Coming off a historic 10-1 season that ended with a No. 15 ranking in the Associated Press poll, the top priority for UL’s coaching staff is curbing complacency.
The last thing coach Billy Napier and his assistants want are satisfied players more focused on signature wins over Iowa State and Appalachian State than the challenges ahead.
So there’s two terms or concepts the staff is really pushing this spring to keep the Ragin’ Cajuns striving for more in preparation for the 2021 season.
One, there’s the byword ‘accelerate.'
That takes on many forms, depending on the position.
By all accounts, former UL running back Elijah Mitchell made a lot of money at Monday’s UL Pro Day.
For example, the Cajuns intercepted 16 passes last year, but they also dropped nine other potential interceptions.
“We dropped a lot of interceptions and there were a lot of fumbles that we should have had that the other team got,” safety Percy Butler said. “There were more plays we should have made on the ball, so we feel like we didn’t do enough.
It includes the coaches.
“I’ve learned that you start over each year,” said Napier, entering his fourth season at UL. “You’re always quality controlling what you do. You’re evaluating what’s been productive for you and maybe hasn’t been productive.
“You’re trying to improve your processes and your systems. You keep evolving, keep adapting, keep adjusting. Every year is a different year — makeup of your roster, makeup of your staff. There’s always problems to solve and relationships to build.”
Seventh-year tackle Ken Marks said he is convinced there’s plenty more to learn.
“As for myself, I’m always learning, no matter how long I’ve been here,” Marks said. “There’s always something new that you can learn. You never can evolve to the top and never learn anything else or can’t adjust to something. That’s just how life is. It just keeps going. (It's about) learning the game more and being able to help the younger guys to develop too.”
Recently promoted UL defensive coordinator Patrick Toney decided to venture into a new area this season as the Cajuns’ new outside linebacker coach.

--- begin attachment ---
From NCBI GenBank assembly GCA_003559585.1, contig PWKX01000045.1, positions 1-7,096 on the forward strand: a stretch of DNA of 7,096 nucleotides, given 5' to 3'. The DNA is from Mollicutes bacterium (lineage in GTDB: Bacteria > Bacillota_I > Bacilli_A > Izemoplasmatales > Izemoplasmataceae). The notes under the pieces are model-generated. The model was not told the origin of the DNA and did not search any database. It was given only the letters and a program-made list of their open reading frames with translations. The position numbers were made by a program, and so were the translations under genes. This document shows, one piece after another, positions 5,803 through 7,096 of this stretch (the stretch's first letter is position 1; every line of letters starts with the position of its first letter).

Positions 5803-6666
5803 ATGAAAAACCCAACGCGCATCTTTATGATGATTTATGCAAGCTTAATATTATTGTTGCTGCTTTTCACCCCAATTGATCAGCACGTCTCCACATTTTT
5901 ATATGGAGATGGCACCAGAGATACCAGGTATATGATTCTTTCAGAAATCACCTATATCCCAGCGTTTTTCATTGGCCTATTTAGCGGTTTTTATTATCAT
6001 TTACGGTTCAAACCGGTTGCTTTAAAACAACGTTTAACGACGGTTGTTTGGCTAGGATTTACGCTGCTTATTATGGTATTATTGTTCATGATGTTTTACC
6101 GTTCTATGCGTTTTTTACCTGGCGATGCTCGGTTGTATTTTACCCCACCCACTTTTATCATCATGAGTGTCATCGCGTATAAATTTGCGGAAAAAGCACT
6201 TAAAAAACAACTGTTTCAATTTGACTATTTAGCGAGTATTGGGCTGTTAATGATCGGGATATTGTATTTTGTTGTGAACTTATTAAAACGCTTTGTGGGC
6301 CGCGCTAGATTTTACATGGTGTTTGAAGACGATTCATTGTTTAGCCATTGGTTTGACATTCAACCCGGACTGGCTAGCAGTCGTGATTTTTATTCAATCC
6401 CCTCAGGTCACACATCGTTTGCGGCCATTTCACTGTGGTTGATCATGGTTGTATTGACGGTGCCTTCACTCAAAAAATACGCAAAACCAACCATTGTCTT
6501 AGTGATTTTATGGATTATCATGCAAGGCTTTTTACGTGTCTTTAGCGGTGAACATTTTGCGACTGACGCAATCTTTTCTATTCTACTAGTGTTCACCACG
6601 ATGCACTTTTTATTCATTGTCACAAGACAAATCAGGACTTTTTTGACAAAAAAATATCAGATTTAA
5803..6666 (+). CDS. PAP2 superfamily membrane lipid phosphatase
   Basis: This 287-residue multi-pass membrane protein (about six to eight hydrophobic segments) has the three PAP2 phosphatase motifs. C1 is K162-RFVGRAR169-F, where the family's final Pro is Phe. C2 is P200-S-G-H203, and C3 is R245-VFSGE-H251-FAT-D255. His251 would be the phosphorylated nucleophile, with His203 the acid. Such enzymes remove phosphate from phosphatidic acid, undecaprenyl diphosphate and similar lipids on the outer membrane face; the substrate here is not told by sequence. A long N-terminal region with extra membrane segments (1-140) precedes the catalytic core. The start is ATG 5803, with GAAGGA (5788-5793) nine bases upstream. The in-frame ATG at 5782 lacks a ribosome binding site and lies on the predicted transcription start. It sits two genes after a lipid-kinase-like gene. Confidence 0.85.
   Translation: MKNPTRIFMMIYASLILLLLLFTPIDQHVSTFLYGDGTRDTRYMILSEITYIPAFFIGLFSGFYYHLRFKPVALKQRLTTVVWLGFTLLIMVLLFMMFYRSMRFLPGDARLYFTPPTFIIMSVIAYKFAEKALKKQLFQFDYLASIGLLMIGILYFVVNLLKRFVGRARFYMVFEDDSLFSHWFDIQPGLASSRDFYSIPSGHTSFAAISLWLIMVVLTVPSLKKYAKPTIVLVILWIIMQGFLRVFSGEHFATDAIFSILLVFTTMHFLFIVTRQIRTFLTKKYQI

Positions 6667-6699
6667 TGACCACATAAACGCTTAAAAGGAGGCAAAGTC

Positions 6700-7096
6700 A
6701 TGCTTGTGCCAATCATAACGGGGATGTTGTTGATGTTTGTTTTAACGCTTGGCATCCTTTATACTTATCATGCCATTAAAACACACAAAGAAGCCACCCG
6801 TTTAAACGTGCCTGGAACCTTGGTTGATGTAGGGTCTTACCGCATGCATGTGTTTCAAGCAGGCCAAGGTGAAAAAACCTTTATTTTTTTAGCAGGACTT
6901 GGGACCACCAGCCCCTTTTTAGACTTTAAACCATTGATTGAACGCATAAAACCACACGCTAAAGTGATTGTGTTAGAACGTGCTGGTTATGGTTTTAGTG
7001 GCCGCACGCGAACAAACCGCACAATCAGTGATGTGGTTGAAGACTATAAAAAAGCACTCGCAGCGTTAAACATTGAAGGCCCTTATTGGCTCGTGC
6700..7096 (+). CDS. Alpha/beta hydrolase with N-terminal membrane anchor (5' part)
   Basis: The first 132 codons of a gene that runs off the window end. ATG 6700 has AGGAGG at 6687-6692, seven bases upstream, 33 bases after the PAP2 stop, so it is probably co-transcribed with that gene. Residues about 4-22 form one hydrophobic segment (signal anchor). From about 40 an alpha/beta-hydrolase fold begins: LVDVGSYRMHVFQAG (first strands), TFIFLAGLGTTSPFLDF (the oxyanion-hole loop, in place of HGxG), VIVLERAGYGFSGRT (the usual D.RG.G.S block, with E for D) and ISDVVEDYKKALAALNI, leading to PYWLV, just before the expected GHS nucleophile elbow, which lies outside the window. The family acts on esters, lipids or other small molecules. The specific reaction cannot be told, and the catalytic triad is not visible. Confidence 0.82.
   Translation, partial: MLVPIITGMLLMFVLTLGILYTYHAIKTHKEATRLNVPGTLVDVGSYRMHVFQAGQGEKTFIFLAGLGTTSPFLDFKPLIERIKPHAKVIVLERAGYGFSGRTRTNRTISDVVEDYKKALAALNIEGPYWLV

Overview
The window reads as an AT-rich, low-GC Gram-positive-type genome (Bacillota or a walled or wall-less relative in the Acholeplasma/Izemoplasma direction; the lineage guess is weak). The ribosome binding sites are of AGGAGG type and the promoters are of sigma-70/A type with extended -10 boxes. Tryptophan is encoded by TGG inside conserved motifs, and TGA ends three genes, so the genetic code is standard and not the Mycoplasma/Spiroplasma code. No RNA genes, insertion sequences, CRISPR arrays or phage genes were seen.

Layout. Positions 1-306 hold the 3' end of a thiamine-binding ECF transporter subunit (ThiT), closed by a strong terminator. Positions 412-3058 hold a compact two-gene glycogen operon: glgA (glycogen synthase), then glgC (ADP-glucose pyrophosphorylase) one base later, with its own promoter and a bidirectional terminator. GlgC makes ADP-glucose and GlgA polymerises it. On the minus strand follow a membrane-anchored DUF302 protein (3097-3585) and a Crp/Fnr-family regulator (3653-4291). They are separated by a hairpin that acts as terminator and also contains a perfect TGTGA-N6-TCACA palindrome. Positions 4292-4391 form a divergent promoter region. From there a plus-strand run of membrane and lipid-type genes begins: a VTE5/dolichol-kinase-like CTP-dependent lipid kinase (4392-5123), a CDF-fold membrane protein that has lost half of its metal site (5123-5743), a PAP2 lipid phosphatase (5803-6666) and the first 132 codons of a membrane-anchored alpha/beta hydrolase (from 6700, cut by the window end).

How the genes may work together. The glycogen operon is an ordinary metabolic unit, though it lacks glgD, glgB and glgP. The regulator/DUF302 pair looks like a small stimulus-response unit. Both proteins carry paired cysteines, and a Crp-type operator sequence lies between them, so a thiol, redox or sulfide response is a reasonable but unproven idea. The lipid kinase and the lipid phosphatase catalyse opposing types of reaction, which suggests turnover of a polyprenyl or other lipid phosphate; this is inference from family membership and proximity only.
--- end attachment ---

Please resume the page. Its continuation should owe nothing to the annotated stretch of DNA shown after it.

A more specific goal is transforming as many players as possible into “four-dimensional” players.
The first dimension is to know your duties on the field. The second step is knowing all the duties for every position in your position group.
The third rung is to know all 11 positions on your side of the ball.
For the veteran players, that huge fourth level is to know what every player on the field is supposed to be doing.
“We want players to have a firm understanding of what the other side of the ball is trying to do,” Napier said. “I’d like more two-, three- and four- dimension players on our roster.”
A high achiever like Butler certainly got the message.
“(Four-)D player,” Butler said when asked what his next step is. “He knows what exactly every guy on the defense has to do and he knows what the offense is doing next.
“My next step is to become a 4D player and know exactly what’s going on the offense. I know the offense. I just need to get in the film room and study more film and become a 4D player.”
It’s all about gaining more knowledge.
The UL football team on Tuesday surpassed last year’s practice total with four spring practices sessions under their belts. The coronavirus li…
“That’s where they can take the next step. … I think that’s what you’ll see from that group,” defensive coordinator Patrick Toney said. “These guys have a good understanding — maybe some of them a mastery of our schemes and our system — so how can they take it to the fourth dimension and understand what the opposing offense is doing.
“I think that’s what you’ll see from that group, taking it to the next level by slowing it down and knowing what the offense is doing.”
Toney said one of the big differences between college and professional performers is complete knowledge of the game.
“You talk to players — that’s the biggest difference between college and pro,” he said. “You’ve got a guy that’s played 10 years in the NFL and he’s studying the offense. He’s not trying to learn what he has to do.
"He knows what he has to do. Now how can he react faster from a defensive perspective by studying the offense. We’re trying to be more fundamentally sound, be more precise and then on top of that, understand how our opponent is doing better.”